Reading council leader pays tribute to outgoing Mayor

“This week the Council held its Annual General Meeting and Mayor Making ceremony. It is a largely ceremonial affair which ushers in the start of the new Municipal Year.

Perhaps this year it is more significant than others however, as it brings to an end 51 years of public service from our esteemed colleague, Councillor Tony Page, as his Mayoral year draws to a close.

Probably the most well-known of all Reading politicians (possibly Martin Salter aside) Tony was first elected as a Reading Councillor on June 7th, 1973, by a margin of just 80 votes. He was just 19 years old, even though the law at the time said you had to be 21 to stand as a candidate – an anomaly in electoral law later closed by Harold Wilson’s Government.

It’s impossible to summarise more than half a century of public service in a short column, but I think he would want me to pick out the key role he played as Chair of Reading Buses from 1986 to 2005. Not only did he help to shape a municipal bus company which today remains one of the very best in the country, but he was instrumental in the relocation of the old bus depot from Mill Lane to Great Knollys Street, which unlocked the Oracle development site we know today, which opened in 1999.

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Before this, the River Kennet had been largely hidden from view by industrial buildings and was used as not much more than an inward servicing route. The opening up of the Kennet to the town was of particular interest to Tony as a young and enthusiastic member of the Council’s Waterways Sub Committee. As a legacy, the change is one which helped shape Reading as a major destination and a major economic player and it is one which the town continues to benefit from today.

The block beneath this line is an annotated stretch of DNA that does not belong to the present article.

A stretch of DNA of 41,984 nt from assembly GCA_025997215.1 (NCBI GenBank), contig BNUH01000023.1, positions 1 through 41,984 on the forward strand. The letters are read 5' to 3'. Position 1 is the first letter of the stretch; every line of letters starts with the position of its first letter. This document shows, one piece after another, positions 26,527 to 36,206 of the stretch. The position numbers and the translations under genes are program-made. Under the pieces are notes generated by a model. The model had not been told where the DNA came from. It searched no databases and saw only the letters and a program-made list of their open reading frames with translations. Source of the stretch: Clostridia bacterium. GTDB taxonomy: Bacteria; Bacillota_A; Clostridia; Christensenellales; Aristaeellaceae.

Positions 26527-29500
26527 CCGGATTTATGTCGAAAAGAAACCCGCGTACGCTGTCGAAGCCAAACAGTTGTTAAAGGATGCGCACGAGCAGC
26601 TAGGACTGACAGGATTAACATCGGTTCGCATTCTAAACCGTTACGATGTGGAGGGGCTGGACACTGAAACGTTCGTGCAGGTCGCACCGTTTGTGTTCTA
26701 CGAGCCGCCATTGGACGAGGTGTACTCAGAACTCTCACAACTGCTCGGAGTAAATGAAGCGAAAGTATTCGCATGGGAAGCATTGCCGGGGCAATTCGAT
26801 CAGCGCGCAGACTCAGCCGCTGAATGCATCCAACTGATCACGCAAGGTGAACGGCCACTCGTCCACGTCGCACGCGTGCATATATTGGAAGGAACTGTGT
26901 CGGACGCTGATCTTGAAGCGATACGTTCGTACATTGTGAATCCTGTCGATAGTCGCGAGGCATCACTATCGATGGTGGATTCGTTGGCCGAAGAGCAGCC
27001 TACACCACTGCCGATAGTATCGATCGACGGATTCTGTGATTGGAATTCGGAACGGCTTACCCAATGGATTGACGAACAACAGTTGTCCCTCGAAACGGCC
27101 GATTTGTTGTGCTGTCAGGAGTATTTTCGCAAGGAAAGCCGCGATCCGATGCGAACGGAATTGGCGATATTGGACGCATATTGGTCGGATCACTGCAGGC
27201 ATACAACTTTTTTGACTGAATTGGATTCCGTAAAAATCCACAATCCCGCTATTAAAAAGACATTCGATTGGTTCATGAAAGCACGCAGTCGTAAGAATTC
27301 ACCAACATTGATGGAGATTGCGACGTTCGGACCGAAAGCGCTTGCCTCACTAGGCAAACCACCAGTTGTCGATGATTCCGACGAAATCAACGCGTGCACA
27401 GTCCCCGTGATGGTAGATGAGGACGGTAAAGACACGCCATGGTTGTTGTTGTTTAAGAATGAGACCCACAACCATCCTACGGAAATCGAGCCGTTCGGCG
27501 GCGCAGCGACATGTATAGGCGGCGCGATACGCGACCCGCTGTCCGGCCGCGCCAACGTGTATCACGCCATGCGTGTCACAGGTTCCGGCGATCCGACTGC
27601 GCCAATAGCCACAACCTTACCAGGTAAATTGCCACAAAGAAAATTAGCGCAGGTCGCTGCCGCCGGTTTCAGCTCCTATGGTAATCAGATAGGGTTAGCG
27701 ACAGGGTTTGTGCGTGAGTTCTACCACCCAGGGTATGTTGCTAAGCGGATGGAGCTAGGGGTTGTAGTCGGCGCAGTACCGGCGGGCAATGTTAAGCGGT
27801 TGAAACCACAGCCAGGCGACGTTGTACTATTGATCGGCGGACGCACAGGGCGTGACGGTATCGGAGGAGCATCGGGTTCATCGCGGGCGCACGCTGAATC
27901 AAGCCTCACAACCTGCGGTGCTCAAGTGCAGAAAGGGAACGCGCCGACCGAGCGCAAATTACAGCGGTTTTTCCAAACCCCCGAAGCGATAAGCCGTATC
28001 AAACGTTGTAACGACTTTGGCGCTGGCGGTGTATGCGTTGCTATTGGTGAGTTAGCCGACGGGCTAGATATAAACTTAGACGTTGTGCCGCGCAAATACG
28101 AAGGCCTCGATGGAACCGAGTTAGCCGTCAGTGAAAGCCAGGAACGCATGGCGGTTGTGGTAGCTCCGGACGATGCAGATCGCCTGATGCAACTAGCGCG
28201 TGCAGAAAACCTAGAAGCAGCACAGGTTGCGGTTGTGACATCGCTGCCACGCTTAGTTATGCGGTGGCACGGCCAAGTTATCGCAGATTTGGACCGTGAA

The modernisation of Reading Station, the construction of Christchurch Bridge, and the planning for the new Green Park Station all came under Cllr Page’s watch and are also a good demonstration of what is one of his great strengths. That is to make a compelling case to partner agencies about why they should invest in Reading. I’m certain that half the time they just gave in to him out of sheer exhaustion.

We sometimes hear that the Council is somehow in the pockets of developers and partners, but that’s an argument which conveniently chooses to ignore this Council’s central role in ensuring organisations who want something from Reading, give something back. These developments carry with them benefits which include new jobs and training opportunities for the local population and young people, desperately needed new affordable homes, and modern sustainable travel infrastructure, to name just a few.

He also relished a debate and his effectiveness in this area came from many years of experience and knowledge of our town and expertise in his area of work. Tony was – and remains – a public servant in its truest sense and after 51 years its only right to acknowledge his dedication to Reading and his endeavour.

I know he plans to remain active in the community, after a well-earned break, and will no doubt soon be knocking on my door to campaign on one thing or another.”

Reading Chronicle | Town Centre